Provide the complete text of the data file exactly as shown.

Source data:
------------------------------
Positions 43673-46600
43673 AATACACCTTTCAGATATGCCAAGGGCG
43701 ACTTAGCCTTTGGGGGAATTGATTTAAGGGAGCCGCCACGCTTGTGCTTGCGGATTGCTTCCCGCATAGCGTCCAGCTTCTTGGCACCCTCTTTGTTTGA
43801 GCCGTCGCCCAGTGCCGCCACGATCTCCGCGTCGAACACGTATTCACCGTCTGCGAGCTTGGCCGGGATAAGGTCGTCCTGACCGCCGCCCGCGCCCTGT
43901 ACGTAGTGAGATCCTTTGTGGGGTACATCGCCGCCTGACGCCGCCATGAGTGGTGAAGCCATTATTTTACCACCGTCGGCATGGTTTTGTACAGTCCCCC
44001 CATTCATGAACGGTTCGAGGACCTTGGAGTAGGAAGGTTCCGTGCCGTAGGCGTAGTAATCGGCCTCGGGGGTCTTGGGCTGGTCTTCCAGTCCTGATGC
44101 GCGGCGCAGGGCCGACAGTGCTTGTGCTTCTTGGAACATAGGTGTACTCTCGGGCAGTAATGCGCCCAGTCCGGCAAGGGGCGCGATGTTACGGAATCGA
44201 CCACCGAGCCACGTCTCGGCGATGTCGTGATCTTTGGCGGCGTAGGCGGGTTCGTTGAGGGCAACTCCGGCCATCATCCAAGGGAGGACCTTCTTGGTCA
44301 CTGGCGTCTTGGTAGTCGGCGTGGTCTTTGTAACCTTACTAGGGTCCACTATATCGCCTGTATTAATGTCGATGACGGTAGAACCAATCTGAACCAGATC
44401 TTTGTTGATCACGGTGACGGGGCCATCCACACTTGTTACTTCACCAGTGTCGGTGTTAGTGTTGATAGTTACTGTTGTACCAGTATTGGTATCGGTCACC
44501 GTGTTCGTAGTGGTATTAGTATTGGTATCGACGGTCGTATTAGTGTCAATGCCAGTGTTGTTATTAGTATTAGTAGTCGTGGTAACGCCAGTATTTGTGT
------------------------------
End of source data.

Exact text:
Positions 43673-46600
43673 AATACACCTTTCAGATATGCCAAGGGCG
43701 ACTTAGCCTTTGGGGGAATTGATTTAAGGGAGCCGCCACGCTTGTGCTTGCGGATTGCTTCCCGCATAGCGTCCAGCTTCTTGGCACCCTCTTTGTTTGA
43801 GCCGTCGCCCAGTGCCGCCACGATCTCCGCGTCGAACACGTATTCACCGTCTGCGAGCTTGGCCGGGATAAGGTCGTCCTGACCGCCGCCCGCGCCCTGT
43901 ACGTAGTGAGATCCTTTGTGGGGTACATCGCCGCCTGACGCCGCCATGAGTGGTGAAGCCATTATTTTACCACCGTCGGCATGGTTTTGTACAGTCCCCC
44001 CATTCATGAACGGTTCGAGGACCTTGGAGTAGGAAGGTTCCGTGCCGTAGGCGTAGTAATCGGCCTCGGGGGTCTTGGGCTGGTCTTCCAGTCCTGATGC
44101 GCGGCGCAGGGCCGACAGTGCTTGTGCTTCTTGGAACATAGGTGTACTCTCGGGCAGTAATGCGCCCAGTCCGGCAAGGGGCGCGATGTTACGGAATCGA
44201 CCACCGAGCCACGTCTCGGCGATGTCGTGATCTTTGGCGGCGTAGGCGGGTTCGTTGAGGGCAACTCCGGCCATCATCCAAGGGAGGACCTTCTTGGTCA
44301 CTGGCGTCTTGGTAGTCGGCGTGGTCTTTGTAACCTTACTAGGGTCCACTATATCGCCTGTATTAATGTCGATGACGGTAGAACCAATCTGAACCAGATC
44401 TTTGTTGATCACGGTGACGGGGCCATCCACACTTGTTACTTCACCAGTGTCGGTGTTAGTGTTGATAGTTACTGTTGTACCAGTATTGGTATCGGTCACC
44501 GTGTTCGTAGTGGTATTAGTATTGGTATCGACGGTCGTATTAGTGTCAATGCCAGTGTTGTTATTAGTATTAGTAGTCGTGGTAACGCCAGTATTTGTGT